Read: 12 January, 2018
Overall, I found this to be a really solid anthology! There were a few stories that I didn’t like, and more that I think I just didn’t really get, but the proportion of great to not great is excellent.
“The Djinn Falls in Love” by Hermes
The anthology starts with a poem. Poems tend to be a little more ambiguous or open to interpretation, but I think it’s comparing the force of nature that is the djinn to the force of nature that is love. Whatever it’s about, it has quite a bit of powerful imagery packed into a rather short piece.
“The Congregation” by Kamila Shamsie
Starting off with a bang, this is one of my favourite stories in the collection. It starts as this beautiful, dreamlike queer love story between a human and a djinn. Then, unfortunately, the story keeps going and the love between the two young men is revealed to be that of two brothers. It’s disappointing that the story went so far, then shied away from what it could have been. It’s still a good story, though, with a strong fairy tale flavour.
“How We Remember You” by Kuzhali Manichavel
I feel like I don’t quite get this story. From what I could tell, it’s about a djinn living among people, but then he gets ill so the children kill him. I suppose it’s a commentary on something, or perhaps it alludes to other stories that I’m not familiar with? It’s well written, but I just don’t feel like I grasped what the author was trying to convey.
“Hurrem and the Djinn” by Claire North
This is one of those stories that’s frustrating because I wanted so much more – more exploration of the characters, more exploration of the world, more. Hurrem – a sultana believed to be using her control of djinn to manipulate the sultan – isn’t physically present in much of the story, yet she is present on every page. She is loved, and the ending reveals her to have remarkable strength and intrigue-savvy. I would happily read a whole book about her and the narrator, and the courtly forces trying to bring her down.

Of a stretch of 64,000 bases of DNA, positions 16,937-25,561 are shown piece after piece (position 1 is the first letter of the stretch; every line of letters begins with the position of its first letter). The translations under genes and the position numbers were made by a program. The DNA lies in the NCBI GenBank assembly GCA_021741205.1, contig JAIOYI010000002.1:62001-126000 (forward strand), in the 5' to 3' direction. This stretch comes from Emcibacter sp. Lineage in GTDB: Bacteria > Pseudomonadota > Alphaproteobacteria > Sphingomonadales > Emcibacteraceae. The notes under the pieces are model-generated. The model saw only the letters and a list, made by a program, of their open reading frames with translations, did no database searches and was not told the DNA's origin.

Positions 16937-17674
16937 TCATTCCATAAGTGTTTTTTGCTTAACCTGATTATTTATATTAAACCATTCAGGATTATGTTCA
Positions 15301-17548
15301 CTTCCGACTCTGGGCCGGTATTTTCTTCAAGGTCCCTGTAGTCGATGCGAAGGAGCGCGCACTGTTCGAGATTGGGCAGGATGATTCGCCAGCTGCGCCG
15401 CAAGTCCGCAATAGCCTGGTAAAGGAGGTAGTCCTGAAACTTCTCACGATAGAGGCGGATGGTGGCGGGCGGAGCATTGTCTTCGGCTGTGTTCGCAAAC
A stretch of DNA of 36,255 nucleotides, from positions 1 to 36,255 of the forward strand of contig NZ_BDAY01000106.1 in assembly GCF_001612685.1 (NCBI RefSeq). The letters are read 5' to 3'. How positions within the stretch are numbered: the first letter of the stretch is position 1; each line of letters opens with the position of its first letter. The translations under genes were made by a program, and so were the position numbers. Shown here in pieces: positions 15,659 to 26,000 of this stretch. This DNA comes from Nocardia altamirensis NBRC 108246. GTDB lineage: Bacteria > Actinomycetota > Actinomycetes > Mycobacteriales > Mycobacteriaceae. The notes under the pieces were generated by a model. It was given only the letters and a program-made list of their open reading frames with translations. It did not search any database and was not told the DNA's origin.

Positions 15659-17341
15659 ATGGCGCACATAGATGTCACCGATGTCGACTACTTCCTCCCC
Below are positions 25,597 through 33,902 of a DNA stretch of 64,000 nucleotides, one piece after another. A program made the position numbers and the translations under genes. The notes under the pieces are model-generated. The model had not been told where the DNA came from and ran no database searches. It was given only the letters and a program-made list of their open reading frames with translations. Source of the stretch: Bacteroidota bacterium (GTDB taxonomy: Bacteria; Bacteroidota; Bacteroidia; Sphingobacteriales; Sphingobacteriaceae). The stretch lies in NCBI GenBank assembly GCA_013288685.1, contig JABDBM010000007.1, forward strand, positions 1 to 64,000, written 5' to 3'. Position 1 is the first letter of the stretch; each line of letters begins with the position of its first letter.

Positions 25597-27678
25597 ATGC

“Glass Lights” by J.Y. Yang
This story reminded me of Joan Osborne’s “One of Us” – what if the djinn walked among us, leading ordinary lives, putting in their time at the office, having unrequited crushes? This one emphasised more the wish-granting aspect of the djinn, which turned it into an interesting commentary on pleaser personalities (people who spend their energies pleasing others at the expense of themselves). I mostly liked the story, though I do wish that it had gone a bit further with the concept. I also feel that the whole character backstory about the djinn grandmother was unnecessary, and the story would have been stronger with that trimmed off.
“Authenticity” by Monica Byrne
This was another one that I don’t feel like I really grasped. The idea of authenticity tourism is interesting and worth exploring, but I’m not sure how the story actually connects with that theme (other than the main character’s frequent repetition of the word). As for the plot itself, I don’t think I understood what the author was trying to say – especially in light of the “reveal” at the end. I feel like the film-making theme, and the direct experience versus in-person voyeurism versus on-screen voyeurism dichotomy are probably important, but the execution didn’t capture me enough to want to follow that thread.
“Majnun” by Helene Wecker